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Chlorobutanol Structural Formula V.2.svg Chlorobutanol3d.png
CAS number 57-15-8 YesY
ChemSpider 13842993 YesY
KEGG D01942 YesY
ATC code A04AD04
Jmol-3D images Image 1
Molecular formula C4H7Cl3O
Molar mass 177.46 g mol−1
Appearance White solid
Odor Menthol
Melting point 95–99 °C (203–210 °F; 368–372 K)
Boiling point 167 °C (333 °F; 440 K)
Solubility in water Slightly soluble
Solubility in acetone Soluble
Main hazards Xn
NFPA 704
Flammability code 1: Must be pre-heated before ignition can occur. Flash point over 93 °C (200 °F). E.g., canola oil Health code 2: Intense or continued but not chronic exposure could cause temporary incapacitation or possible residual injury. E.g., chloroform Reactivity code 0: Normally stable, even under fire exposure conditions, and is not reactive with water. E.g., liquid nitrogen Special hazards (white): no codeNFPA 704 four-colored diamond
Except where noted otherwise, data are given for materials in their standard state (at 25 °C (77 °F), 100 kPa)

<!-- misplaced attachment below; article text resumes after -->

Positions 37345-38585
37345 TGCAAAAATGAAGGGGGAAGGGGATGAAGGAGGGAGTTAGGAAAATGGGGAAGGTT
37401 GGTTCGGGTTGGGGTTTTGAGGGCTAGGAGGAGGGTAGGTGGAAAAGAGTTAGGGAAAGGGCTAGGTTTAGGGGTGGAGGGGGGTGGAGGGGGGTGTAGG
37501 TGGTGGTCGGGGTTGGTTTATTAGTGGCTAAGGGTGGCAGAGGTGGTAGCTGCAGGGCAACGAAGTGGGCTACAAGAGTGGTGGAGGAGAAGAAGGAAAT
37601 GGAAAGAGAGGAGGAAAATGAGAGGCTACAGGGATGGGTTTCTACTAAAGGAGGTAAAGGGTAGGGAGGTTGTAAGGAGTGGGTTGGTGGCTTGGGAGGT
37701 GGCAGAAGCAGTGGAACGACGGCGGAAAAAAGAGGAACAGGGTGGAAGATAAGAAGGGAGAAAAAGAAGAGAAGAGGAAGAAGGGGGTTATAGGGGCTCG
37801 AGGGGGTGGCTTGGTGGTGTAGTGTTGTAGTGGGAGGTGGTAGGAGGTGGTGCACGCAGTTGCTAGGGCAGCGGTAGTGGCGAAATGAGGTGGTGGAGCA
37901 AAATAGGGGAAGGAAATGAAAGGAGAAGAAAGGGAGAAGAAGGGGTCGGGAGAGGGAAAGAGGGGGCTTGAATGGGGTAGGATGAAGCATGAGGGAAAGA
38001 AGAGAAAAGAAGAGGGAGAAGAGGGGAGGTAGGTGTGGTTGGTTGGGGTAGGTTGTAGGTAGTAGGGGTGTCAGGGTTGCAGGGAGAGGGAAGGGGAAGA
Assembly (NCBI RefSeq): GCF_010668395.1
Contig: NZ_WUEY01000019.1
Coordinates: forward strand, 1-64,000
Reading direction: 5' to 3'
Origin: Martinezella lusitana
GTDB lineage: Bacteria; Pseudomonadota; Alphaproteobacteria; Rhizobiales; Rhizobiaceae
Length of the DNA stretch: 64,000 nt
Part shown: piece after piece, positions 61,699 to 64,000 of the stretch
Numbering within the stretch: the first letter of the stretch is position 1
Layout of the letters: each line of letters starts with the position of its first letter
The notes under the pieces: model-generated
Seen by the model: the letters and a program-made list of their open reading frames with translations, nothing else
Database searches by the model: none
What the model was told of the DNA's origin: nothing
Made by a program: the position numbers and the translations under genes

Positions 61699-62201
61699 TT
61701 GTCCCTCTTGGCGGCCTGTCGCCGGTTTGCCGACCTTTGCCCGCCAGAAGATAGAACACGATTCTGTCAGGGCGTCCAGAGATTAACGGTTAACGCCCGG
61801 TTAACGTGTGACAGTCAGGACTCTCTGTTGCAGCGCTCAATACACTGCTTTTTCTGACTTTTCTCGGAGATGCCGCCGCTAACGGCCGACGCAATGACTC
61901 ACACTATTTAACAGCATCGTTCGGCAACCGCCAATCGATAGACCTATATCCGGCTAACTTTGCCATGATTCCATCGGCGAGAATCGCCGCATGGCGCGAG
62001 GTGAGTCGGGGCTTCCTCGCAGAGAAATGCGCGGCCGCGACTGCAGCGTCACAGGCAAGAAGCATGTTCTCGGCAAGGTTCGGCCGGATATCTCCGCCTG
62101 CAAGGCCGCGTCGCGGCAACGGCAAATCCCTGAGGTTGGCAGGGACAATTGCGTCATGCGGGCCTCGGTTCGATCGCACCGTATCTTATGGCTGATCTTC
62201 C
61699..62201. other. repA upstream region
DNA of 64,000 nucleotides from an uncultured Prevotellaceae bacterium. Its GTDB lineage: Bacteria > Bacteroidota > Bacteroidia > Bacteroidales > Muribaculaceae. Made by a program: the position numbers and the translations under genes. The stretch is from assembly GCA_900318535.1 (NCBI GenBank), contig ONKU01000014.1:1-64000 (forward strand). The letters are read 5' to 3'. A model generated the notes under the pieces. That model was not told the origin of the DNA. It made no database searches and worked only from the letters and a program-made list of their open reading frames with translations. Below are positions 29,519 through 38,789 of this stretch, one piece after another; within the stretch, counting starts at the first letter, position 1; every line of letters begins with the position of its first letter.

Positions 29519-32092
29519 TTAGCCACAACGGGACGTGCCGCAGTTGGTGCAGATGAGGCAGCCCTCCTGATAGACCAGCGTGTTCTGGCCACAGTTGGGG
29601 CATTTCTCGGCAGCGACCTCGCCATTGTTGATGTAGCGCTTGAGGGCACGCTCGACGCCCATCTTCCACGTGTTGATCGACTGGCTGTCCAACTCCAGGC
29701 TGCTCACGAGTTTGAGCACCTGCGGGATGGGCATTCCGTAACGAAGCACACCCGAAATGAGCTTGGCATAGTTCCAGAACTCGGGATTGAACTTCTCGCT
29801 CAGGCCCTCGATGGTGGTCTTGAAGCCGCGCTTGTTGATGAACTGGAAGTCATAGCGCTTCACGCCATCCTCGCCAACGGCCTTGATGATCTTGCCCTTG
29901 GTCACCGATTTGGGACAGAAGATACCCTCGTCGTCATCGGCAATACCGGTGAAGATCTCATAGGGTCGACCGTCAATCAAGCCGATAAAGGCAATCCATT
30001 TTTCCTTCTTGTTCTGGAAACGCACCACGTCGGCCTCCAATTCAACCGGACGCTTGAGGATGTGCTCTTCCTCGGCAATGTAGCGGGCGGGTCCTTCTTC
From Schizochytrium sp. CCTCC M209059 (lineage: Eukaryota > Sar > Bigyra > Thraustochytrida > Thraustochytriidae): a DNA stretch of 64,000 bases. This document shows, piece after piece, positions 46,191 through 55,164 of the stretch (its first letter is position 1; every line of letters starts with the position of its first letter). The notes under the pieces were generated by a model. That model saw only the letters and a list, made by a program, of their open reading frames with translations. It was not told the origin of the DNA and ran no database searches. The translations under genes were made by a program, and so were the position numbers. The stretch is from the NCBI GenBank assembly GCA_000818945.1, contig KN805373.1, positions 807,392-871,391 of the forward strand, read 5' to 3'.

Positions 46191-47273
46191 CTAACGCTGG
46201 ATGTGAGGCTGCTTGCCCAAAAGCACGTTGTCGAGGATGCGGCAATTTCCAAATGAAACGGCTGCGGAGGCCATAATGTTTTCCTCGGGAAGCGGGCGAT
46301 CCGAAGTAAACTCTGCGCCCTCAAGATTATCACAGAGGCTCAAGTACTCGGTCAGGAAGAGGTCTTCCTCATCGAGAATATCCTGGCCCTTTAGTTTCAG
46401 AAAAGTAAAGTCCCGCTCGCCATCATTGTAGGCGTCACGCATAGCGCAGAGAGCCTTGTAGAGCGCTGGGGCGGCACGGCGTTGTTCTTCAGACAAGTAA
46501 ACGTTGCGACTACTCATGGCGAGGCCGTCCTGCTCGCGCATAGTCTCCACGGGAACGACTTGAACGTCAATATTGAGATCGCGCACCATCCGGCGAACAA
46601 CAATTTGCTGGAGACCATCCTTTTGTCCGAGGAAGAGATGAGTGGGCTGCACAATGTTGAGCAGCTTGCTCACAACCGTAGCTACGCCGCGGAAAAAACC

N (verify) (what is: YesY/N?)
Infobox references

Chlorobutanol, or trichloro-2-methyl-2-propanol, is a chemical preservative, sedative hypnotic and weak local anaesthetic similar in nature to chloral hydrate. It has antibacterial and antifungal properties. Chlorobutanol is typically used at a concentration of 0.5% where it lends long term stability to multi-ingredient formulations. However, it retains antimicrobial activity at 0.05% in water. In pure state it's a white, menthol like odor, volatile solid.

Chemical synthesis[edit]

Chlorobutanol is formed by the simple nucleophilic addition of chloroform and acetone. The reaction is base driven by potassium or sodium hydroxide.


In a pure state, the substance is toxic by ingestion (damage to the liver) in excessive doses. If the substance touches the skin it may generate irritation and also it may cause some serious damage to the eye if there's contact.[1]


External links[edit]